This clawed-looking device is for pulling nails out of things. Most hammers have one on the other side of the head from the side you used to knock in the nail in the first place!
This is actually not a carpenter's tool, though it looks like one as it is a saw. A reciprocating saw is largely used to cut conduit, which as we've seen is used to trail cables or bundles of cables around buildings.
This is a plunger, of course - we're giving you an easy one to reward you for your performance so far! A plumber uses this to break up and dislodge basic blockages. It's something you should own and know how to use, as it will spare you a lot of misery.
The main occupational hazard for an electrician is being zapped. This handy screwdriver has a little outfit on that saves its owner from that fate.
There are tubes in your building that carry electrical wires about the place, called conduit. If you cut them with regular tools, you can end up with jagged and thus dangerous edges. A reamer will ensure this doesn't happen.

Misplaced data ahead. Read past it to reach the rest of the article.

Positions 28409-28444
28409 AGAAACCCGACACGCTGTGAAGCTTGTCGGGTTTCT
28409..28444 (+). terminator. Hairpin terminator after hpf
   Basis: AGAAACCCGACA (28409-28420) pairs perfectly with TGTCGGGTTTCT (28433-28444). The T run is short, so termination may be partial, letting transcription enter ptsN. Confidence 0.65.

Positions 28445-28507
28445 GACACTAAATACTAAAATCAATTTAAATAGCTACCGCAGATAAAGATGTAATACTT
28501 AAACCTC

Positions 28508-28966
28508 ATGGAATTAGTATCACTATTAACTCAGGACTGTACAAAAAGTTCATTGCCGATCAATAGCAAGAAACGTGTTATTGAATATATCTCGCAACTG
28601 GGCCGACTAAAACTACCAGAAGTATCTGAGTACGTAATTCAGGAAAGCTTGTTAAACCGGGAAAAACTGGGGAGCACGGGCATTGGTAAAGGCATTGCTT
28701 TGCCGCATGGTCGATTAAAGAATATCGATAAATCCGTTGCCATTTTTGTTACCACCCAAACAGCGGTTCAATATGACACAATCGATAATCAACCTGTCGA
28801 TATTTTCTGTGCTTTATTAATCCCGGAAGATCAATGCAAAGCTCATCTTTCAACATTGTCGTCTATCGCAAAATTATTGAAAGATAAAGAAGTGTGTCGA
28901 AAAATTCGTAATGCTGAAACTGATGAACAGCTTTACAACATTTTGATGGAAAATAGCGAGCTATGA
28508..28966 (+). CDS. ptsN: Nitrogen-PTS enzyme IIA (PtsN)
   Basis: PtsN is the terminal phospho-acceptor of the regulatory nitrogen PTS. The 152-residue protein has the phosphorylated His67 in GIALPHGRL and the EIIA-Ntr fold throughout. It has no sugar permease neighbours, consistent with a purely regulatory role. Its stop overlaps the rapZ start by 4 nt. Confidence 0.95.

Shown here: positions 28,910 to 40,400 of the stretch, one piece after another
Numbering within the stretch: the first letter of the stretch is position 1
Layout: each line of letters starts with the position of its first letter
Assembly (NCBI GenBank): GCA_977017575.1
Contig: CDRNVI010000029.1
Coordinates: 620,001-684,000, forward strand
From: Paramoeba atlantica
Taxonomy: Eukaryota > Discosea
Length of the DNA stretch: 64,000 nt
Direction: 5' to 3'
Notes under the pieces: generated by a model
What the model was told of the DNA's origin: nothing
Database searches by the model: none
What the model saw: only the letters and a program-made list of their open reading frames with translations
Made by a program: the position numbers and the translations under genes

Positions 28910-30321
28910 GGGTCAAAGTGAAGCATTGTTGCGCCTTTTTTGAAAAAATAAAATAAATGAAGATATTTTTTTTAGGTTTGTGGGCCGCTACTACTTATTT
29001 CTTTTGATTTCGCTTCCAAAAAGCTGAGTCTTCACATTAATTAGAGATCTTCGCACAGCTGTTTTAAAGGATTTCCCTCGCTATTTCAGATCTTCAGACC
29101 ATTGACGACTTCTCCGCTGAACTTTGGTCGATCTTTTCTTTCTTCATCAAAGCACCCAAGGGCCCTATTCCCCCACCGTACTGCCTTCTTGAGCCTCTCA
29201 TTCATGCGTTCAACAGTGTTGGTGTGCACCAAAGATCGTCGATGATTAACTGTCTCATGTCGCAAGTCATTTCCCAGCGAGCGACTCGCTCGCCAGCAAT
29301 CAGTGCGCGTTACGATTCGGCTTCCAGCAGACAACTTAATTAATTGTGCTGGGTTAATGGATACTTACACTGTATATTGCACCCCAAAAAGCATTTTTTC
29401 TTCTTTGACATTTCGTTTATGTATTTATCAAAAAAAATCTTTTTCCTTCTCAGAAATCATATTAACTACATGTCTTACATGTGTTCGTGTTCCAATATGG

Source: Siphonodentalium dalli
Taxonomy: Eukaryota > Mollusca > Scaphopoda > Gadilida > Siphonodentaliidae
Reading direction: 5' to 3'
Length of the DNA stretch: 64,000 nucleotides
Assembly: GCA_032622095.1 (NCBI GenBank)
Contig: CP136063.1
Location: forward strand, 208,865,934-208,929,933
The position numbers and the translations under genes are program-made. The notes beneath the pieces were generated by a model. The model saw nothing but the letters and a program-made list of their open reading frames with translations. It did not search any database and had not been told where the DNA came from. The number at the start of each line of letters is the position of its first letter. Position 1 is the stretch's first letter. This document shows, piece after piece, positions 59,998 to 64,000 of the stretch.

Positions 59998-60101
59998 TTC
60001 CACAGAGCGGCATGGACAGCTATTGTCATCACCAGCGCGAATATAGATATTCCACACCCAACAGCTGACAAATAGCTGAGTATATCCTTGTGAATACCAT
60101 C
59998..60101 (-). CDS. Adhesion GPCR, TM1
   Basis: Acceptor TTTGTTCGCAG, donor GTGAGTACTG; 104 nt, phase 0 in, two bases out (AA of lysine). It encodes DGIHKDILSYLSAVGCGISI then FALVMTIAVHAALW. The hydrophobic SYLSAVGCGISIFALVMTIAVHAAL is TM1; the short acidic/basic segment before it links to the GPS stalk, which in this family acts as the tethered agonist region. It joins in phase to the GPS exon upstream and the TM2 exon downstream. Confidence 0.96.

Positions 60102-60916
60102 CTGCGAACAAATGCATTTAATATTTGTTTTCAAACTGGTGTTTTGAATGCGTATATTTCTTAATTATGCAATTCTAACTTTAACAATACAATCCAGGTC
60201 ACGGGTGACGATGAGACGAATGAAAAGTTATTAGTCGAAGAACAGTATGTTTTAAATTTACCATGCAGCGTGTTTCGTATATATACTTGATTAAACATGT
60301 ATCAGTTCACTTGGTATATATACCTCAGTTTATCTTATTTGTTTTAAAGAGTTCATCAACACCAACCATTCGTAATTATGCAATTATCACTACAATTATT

This is the ultimate tool in carpentry! You can make one yourself and use it to test whether your vertical lines are on the square or not.
This is not for carpenters, electricians or plumbers. It's for someone else; a stonemason or other type of craftsman who needs to take out a section of wall. He may well be working with all the others, though!
This is a great device to help you figure out where to put say, a light fixture, when you can't mark up the ceiling easily. You map it on the floor and use the laser to show you where to put your circuitry.